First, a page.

John Astley (courtier)

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John Astley (or Ashley) (ca. 1507 – Maidstone, 1595) was an English courtier, Marian exile, and Master of the Jewel House. He was a Member of Parliament on many occasions.

John Astley in a portrait from 1553-4.


He was connected to the Boleyn family through his mother Anne Wood, sister of Elizabeth Boleyn, Lady Boleyn who was married to James Boleyn. His father was Thomas Astley of Hilmorton, Anne being his second wife.

He married in 1545 Katherine Champernowne, later known as Kat Ashley. At this point Katherine was governess to Princess Elizabeth. Astley in Elizabeth's household met Roger Ascham, who became a friend; he prompted Ascham's work A Report of Germany on the Emperor Charles V, and is mentioned as a dinner-party guest in the introductory section of The Scholemaster (1570).[1]

In 1554 he was in Padua.[2] On the accession of Elizabeth he returned to England, and in December 1558 was appointed Master of the Jewel House and Treasurer of Her Majesty's jewels and plate. An inventory of the jewels and plate made by Astley in 1574 has been published.[3] His wife Kat was appointed chief gentlewoman of the privy chamber (she died in 1565), and he was also one of the grooms of the chamber.

He obtained from the crown a grant of the mastership of the game in Enfield Chase and park, with the office of steward and ranger of the manor of Enfield. Accompanying Elizabeth on her visit to the University of Cambridge in 1564, he was created M.A.[4] In or about 1568 the queen granted him a lease in reversion of the castle and manor of Allington, Kent, and he also had an estate at Otterden. He bought Maidstone Palace and had work done to the front of the building.[5] His death appears to have occurred about July 1595. He was aged about 88; he and his wife Margaret are buried in Maidstone church.[6]

In Parliament[edit]

He represented various constituencies in the House of Commons:


Astley was the author of a work on horsemanship.[11] It harked back to his days as a Gentleman Pensioner under Henry VIII, and relayed the doctrine of the Italian riding schools, as he and other Gentleman Pensioners had understood it, particularly on training the horse to respond to the hand. Astley was on friendly terms with Thomas Blundeville, whose translation two decades earlier of the Ordini di cavalcare of Federico Grisone was the first treatise on horsemanship to be published in English, and part of which had been dedicated to him.[12] According to Smith, this is the first translation into English of the Ίππική, "On horsemanship", of Xenophon.[13]

Astley may also have been the author of the first English translation of Il cavallerizzo by Claudio Corte, also entitled The Art of Riding,[14] although this is more usually attributed to Thomas Bedingley.

Published works[edit]

  • The Art of Riding, set foorth in a breefe treatise, with a due interpretation of certeine places alledged out of Xenophon, and Gryson, very expert and excellent horsemen; wherein also the true vse of the hand by the said Grysons rules and precepts is speciallie touched; and how the author of this present worke hath put the same in practise; also what profit men may reape thereby; without the knowledge whereof, all the residue of the art of riding is but vaine. Lastlie, is added a short discourse of the chaine or cauezzan, the trench, and the martingale: written by a gentleman of great skill and long experience in the said art (London: Henrie Denham, 1584)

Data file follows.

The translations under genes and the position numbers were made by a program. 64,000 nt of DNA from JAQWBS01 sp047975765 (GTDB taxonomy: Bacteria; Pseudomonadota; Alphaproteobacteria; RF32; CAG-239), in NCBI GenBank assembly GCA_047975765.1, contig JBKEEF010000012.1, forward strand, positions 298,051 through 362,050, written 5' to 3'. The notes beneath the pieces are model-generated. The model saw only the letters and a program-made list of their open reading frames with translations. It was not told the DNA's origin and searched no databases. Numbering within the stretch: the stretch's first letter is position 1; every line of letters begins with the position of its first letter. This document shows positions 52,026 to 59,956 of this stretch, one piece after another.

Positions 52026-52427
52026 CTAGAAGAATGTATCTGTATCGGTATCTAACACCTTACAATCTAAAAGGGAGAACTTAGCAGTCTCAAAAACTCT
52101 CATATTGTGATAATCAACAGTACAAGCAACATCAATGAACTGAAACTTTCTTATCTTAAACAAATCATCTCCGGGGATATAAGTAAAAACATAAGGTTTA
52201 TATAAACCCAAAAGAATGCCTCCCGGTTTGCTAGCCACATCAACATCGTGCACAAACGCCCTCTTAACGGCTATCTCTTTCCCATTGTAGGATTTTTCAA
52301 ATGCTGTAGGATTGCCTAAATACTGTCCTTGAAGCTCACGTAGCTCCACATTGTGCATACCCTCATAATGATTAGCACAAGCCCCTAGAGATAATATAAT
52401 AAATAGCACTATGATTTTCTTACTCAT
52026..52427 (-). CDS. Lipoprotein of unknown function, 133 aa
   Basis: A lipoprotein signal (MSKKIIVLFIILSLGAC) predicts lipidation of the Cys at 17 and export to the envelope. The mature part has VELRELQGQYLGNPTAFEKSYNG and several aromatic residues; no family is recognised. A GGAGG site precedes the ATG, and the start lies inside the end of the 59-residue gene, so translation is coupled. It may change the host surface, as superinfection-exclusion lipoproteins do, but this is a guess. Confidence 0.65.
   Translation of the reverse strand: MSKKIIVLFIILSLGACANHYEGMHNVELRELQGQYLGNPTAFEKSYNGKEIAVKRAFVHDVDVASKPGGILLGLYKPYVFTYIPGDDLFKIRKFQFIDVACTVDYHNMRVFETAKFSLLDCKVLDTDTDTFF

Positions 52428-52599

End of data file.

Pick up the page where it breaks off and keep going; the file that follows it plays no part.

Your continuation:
• (authorship dubious)The Art of Riding, conteining diverse necessary Instruction, Demonstrations, Helps and Corrections, apperteining to Horsemanship, not heretofore expressed by anie other author; written at large in the Italian Toong, by Master Claudio Corte, a man most excellent in this Art. Here brieflie reduced into certeine English Discourses to the benefit of Gentlemen desirous of such knowledge (London, 1584)
  • Epistle to Roger Ascham, prefixed to Ascham's The Affairs of Germany in the Reign of the Emperour Charles..., 1552[6]


By his first wife Katherine, daughter of Sir John Champernowne of Devonshire, he had no issue. His second wife was Margaret, daughter of Thomas Lord Grey (a son of Thomas Grey, 2nd Marquess of Dorset),[15][16] by whom he had a son, afterwards Sir John Astley,[17] two other sons, and three daughters.


  1. ^ Lawrence V. Ryan, Roger Ascham (1963), p. 103, p. 156, p. 252.
  2. ^ Christina Hallowell Garrett, The Marian Exiles (1938), p. 73.
  3. ^ A. Jefferies Collins, Jewels and Plate of Queen Elizabeth I, (British Museum, London, 1955)
  4. ^ "Astley or Ashley, John (ASTY564J)". A Cambridge Alumni Database. University of Cambridge. 
  5. ^
  6. ^ a b Nichols, John (1797). The Gentleman's magazine, Volume 82. s.n. p. 548. 
  7. ^ a b c d "History of Parliament". Retrieved 2011-11-01. 
  8. ^ J. E. Neale, The Elizabethan House of Commons (1963), p. 219.
  9. ^ Neale, p. 189.
  10. ^ s:Astley, John (d.1595) (DNB00)
  11. ^ The Art. of Riding, set foorth in a breefe treatise, with a due interpretation of certeine places alleged out of Xenophon, and Gryson, verie expert and excellent Horssemen, London, 1584.
  12. ^ Joan Thirsk, The Rural Economy of England: collected essays (1984), p. 392, and note p. 390.
  13. ^ Smith, Sir William (1870). Dictionary of Greek and Roman Biography and Mythology. Ed. by William Smith. Illustrated by numerous engravings on wood. 3 (2nd ed.). Boston: Little, Brown and Company. p. 1301. Retrieved 31 August 2016. 
  14. ^ Watt, Robert (1824). Bibliotheca Britannica, or a general index to British and foreign literature, Volume 1. Constable. p. 51. 
  15. ^ Lundy, Darryl. "p14824.htm#i148235". The Peerage. [unreliable source]
  16. ^ Lundy, Darryl. "p14824.htm#i148234". The Peerage. [unreliable source]
  17. ^ Lundy, Darryl. "p14824.htm#i148233". The Peerage. [unreliable source]